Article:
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Identity Crisis (or Gift)?

April 20th, 2017.

Having an identity crisis?

Senior executives and business leaders can hit a crisis of confidence and identity as they step up the career ladder. And as we hit our 30’s, 40’s or 50’s we all face situations that challenge our perception of self – be it redundancy, divorce, the loss of a parent or friend, children flying the nest or those inevitable grey hairs. What’s the best way to cope?

As a leadership trainer and coach I am reluctant to give advice. It’s dangerous territory thinking you have the answers for someone else’s challenges. However, offering some different perspective, insight, and knowledge to invite greater curiosity can be helpful. Here are some thoughts on Identity.

It occurs to me that having a wobble under the broad heading of identity crisis is more gift than crisis, although it might not feel like it at the time. A crisis of this nature usually turns out to be a useful disturbance that forces us to reflect on what really matters.

When something causes a jolt in our world (like a new home environment, changing careers, the realisation of middle age), we experience emotional chaos as our minds necessarily reconfigure to form in a more appropriate way of being for our new circumstances. Accepting that this is part of a natural process can make the feelings of uncertainty easier to tolerate. Validating the experience somehow helps, even if it is just to confirm we’re not going mad!

What is identity anyway?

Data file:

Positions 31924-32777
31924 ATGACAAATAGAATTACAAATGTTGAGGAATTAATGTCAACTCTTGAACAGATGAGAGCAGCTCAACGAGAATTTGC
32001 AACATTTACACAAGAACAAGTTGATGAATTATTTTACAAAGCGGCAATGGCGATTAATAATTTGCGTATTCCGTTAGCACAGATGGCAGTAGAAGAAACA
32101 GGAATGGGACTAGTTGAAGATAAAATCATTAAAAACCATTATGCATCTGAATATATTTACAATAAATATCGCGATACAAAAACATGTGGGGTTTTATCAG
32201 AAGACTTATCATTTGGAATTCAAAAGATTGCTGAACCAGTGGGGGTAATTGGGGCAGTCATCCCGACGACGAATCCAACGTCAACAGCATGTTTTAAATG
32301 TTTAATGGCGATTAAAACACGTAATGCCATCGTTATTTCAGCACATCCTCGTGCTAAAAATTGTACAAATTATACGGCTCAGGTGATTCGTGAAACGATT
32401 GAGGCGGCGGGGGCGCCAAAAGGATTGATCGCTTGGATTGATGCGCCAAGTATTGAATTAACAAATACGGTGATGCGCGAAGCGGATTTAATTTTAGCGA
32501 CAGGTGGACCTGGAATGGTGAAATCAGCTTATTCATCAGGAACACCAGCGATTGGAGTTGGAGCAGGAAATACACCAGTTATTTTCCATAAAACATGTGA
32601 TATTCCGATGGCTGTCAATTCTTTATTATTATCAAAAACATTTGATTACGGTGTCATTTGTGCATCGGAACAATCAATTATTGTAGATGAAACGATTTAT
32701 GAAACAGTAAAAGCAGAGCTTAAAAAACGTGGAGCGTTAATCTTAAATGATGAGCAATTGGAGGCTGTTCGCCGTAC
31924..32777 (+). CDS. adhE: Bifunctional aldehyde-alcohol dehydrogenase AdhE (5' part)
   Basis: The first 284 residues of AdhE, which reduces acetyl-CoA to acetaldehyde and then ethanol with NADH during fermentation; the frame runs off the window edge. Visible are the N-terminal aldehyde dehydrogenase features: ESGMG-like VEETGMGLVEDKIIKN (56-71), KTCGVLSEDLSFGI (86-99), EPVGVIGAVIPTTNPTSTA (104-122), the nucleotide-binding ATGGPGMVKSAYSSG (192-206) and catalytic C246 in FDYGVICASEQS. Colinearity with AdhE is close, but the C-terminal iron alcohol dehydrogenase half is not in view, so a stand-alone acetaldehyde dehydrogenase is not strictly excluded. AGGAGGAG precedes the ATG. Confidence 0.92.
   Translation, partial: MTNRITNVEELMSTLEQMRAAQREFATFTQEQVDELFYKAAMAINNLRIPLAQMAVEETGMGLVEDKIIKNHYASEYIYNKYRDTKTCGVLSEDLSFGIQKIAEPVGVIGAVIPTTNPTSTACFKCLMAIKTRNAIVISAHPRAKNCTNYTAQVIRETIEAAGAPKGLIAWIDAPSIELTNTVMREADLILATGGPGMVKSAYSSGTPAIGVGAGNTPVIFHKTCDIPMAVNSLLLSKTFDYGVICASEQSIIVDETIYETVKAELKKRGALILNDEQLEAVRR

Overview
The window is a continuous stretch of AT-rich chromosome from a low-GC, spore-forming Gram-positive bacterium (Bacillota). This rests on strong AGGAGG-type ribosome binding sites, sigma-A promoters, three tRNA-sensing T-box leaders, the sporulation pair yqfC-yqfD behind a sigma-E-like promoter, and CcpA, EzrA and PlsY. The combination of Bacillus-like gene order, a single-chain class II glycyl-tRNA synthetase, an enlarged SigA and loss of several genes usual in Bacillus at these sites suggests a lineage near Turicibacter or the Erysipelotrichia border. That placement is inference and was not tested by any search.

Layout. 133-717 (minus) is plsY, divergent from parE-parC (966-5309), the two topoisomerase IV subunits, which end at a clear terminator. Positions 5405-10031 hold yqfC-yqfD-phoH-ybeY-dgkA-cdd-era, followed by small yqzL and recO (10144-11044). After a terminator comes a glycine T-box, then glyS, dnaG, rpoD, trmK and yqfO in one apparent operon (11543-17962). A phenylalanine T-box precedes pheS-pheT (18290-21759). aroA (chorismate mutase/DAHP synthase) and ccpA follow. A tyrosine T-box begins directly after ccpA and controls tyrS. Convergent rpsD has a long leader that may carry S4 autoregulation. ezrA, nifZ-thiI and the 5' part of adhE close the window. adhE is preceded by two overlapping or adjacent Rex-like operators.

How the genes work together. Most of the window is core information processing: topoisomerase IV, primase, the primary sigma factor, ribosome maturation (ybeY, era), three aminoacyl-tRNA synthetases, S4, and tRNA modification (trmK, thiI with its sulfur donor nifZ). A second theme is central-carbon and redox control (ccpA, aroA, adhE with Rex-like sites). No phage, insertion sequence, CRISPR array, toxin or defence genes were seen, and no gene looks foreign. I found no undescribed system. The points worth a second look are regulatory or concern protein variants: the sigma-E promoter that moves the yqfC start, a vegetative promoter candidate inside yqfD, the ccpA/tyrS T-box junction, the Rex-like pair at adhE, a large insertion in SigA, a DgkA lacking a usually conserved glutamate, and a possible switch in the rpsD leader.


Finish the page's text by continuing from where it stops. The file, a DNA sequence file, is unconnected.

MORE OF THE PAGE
Many psychologists assert most people have seven or more sub-personalities. We are a different person with our parents, our friends, our partner, our work colleagues etc. Our identity is formed relative to relationship and we make distinctions for these such as brother, mother, engineer, boss, vegetarian, cyclist and so on. They are helpful descriptions but not the full picture of a person. At the ego level of our identity (the part of us we prefer the world to see), we develop personalities ultimately designed to defend us. This is more akin to forming patterns of behaviour and habits than an accurate description of who we are.

Maybe we are all of these things and maybe none of them, and does it really matter? A more useful line of questioning might be to ask whether the various identities you have for yourself are serving you or getting in the way?

What identities would you like to have? The crisis of identity is much more a crisis of attachment. We are attached to what a particular identity means to us by way of things like security, status, attention, being needed, or recognition. If we can accept the conditions of our new reality we have a choice to let go of our self-constructed perceptions of who we are or should be, and the demands and entitlements that go with them.

This can be liberating and filled with possibility. In the act of acceptance and letting go we are freed up to be in the moment and open to potential. These are the conditions that create the possibility of living in a future pulled present, rather than a past-informed future. Opportunities to drop ways of being that aren’t working for us, or aren’t available anymore, and to build some more hopeful ones. Who would you be, if you were not your past?

It often appears to us that the circumstances of our lives are the cause of how we feel. We can easily blame circumstance for shaking the foundations of our identity. In reality it is an inside-out job. We decide the meaning we attach to any given experience. This is a powerful concept to reflect on. Much of our human suffering is related to the gap between how we believe life should be for us and how it actually is, and identity plays a role in engineering our expectations.

What might letting go of parts of your identity allow you to create space for?

Matt Lock is a Leadership Consultant who offers executive coaching, senior leadership team development and leadership training. Get in touch if you’d like to discover more about working together.   

 

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